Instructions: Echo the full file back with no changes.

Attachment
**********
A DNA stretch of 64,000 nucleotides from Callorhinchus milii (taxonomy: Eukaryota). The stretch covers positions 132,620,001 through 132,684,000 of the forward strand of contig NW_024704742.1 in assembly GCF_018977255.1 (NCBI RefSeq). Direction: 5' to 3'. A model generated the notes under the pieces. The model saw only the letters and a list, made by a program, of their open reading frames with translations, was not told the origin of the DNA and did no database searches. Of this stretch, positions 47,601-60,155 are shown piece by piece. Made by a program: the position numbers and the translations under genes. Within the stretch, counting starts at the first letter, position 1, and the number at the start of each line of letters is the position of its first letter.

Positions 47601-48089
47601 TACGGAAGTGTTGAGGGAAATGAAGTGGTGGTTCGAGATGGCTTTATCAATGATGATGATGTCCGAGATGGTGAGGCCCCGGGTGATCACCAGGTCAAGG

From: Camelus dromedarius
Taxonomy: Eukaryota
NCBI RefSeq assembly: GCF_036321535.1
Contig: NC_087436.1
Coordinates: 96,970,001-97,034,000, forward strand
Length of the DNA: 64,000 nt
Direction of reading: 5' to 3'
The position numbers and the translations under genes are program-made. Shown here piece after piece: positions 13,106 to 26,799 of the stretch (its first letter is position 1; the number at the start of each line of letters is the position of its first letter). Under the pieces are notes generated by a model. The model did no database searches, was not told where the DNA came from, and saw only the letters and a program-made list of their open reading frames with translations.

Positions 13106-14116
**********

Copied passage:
A DNA stretch of 64,000 nucleotides from Callorhinchus milii (taxonomy: Eukaryota). The stretch covers positions 132,620,001 through 132,684,000 of the forward strand of contig NW_024704742.1 in assembly GCF_018977255.1 (NCBI RefSeq). Direction: 5' to 3'. A model generated the notes under the pieces. The model saw only the letters and a list, made by a program, of their open reading frames with translations, was not told the origin of the DNA and did no database searches. Of this stretch, positions 47,601-60,155 are shown piece by piece. Made by a program: the position numbers and the translations under genes. Within the stretch, counting starts at the first letter, position 1, and the number at the start of each line of letters is the position of its first letter.

Positions 47601-48089
47601 TACGGAAGTGTTGAGGGAAATGAAGTGGTGGTTCGAGATGGCTTTATCAATGATGATGATGTCCGAGATGGTGAGGCCCCGGGTGATCACCAGGTCAAGG

From: Camelus dromedarius
Taxonomy: Eukaryota
NCBI RefSeq assembly: GCF_036321535.1
Contig: NC_087436.1
Coordinates: 96,970,001-97,034,000, forward strand
Length of the DNA: 64,000 nt
Direction of reading: 5' to 3'
The position numbers and the translations under genes are program-made. Shown here piece after piece: positions 13,106 to 26,799 of the stretch (its first letter is position 1; the number at the start of each line of letters is the position of its first letter). Under the pieces are notes generated by a model. The model did no database searches, was not told where the DNA came from, and saw only the letters and a program-made list of their open reading frames with translations.

Positions 13106-14116